Liked by 1 person

    • The “bosses” INSIST they ask those stupid questions. Reporters know they are stupid questions. I mean, seriously, what do they expect people to say?

      I thought this was very funny. Garry and the gorilla always makes me laugh — and every time I see one of these stories about tornados, you just know some trailer park got completely flattened. There’s an area of this country lovingly known as “tornado alley” in which entire neighborhoods are regularly flattened. Although tornados can happen anywhere, they have a definitely preference for the south. With changing climate, that could change. We get them up here, too, though rarely the really huge ones they get down south. Still, even a small one can thoroughly dissassemble your house.

      Liked by 1 person

      • Yeah, but it’s God’s Country!

        Liked by 1 person

      • We rarely get them here but I know parts of the US are prone to them. You do wonder though about why people choose to rebuild in an area that is regularly subject to natural disasters. Especially now, when flooding and bushfires seem to occur more frequently and with greater severity.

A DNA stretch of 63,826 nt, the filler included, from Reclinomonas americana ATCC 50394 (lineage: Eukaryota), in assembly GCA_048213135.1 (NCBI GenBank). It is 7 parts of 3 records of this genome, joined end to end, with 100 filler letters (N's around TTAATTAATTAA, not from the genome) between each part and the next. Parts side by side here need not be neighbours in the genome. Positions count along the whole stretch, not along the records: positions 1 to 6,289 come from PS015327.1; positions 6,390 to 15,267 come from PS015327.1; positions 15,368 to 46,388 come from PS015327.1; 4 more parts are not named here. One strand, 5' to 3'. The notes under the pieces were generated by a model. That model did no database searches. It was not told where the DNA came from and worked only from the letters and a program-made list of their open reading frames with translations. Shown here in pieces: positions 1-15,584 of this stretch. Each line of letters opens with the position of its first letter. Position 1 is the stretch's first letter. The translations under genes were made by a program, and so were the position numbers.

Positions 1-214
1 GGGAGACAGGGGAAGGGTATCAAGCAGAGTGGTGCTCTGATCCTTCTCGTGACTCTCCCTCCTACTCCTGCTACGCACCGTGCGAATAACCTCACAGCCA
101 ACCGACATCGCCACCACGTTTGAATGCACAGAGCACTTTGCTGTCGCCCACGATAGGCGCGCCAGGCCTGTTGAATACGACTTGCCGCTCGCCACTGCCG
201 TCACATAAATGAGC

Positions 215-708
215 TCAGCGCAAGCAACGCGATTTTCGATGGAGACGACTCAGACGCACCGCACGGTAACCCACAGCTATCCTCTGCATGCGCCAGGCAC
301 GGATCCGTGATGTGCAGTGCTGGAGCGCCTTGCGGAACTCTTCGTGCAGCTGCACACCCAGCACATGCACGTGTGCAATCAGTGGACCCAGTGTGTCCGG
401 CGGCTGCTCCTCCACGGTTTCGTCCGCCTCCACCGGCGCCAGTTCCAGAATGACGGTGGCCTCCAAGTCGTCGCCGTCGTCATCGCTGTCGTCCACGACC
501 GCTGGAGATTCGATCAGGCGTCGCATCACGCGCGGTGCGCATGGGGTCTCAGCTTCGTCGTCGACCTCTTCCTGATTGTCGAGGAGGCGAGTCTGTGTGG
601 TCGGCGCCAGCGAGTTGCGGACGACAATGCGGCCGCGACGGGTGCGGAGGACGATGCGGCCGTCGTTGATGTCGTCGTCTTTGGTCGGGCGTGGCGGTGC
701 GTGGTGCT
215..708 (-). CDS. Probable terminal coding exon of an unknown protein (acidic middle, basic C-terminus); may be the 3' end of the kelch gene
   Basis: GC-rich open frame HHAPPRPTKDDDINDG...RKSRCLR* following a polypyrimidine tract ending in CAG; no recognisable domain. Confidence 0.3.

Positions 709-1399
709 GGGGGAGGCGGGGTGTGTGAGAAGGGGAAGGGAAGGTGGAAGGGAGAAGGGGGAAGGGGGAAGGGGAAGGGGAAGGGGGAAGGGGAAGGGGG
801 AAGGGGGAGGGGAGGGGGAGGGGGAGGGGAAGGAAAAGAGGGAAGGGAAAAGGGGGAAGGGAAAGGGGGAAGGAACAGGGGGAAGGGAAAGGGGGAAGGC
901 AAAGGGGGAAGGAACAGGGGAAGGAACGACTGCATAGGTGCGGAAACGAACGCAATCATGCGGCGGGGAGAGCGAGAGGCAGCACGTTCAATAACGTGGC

Liked by 1 person

        • I think people — especially rich people, but they aren’t alone in this — are arrogant. Why would you build on a beach when building just a bit inland and up a few feet could save your home? Why build on a muddy cliff when you could build back 100 feet and know your home won’t collapse in a sea of mud? We seem to think whatever we want is JUST FINE, no matter how unnatural it is or how unrealistic. Perhaps the bill is coming due these days. We ran up quite a tab and I think the pub is closing down and asking us to pay up.

          Liked by 1 person

    • Thanks. It was a stand up routine I did at the NY Comedy Club over 10 years ago. Was amazing it that’s it’s still relevant today.

      Liked by 1 person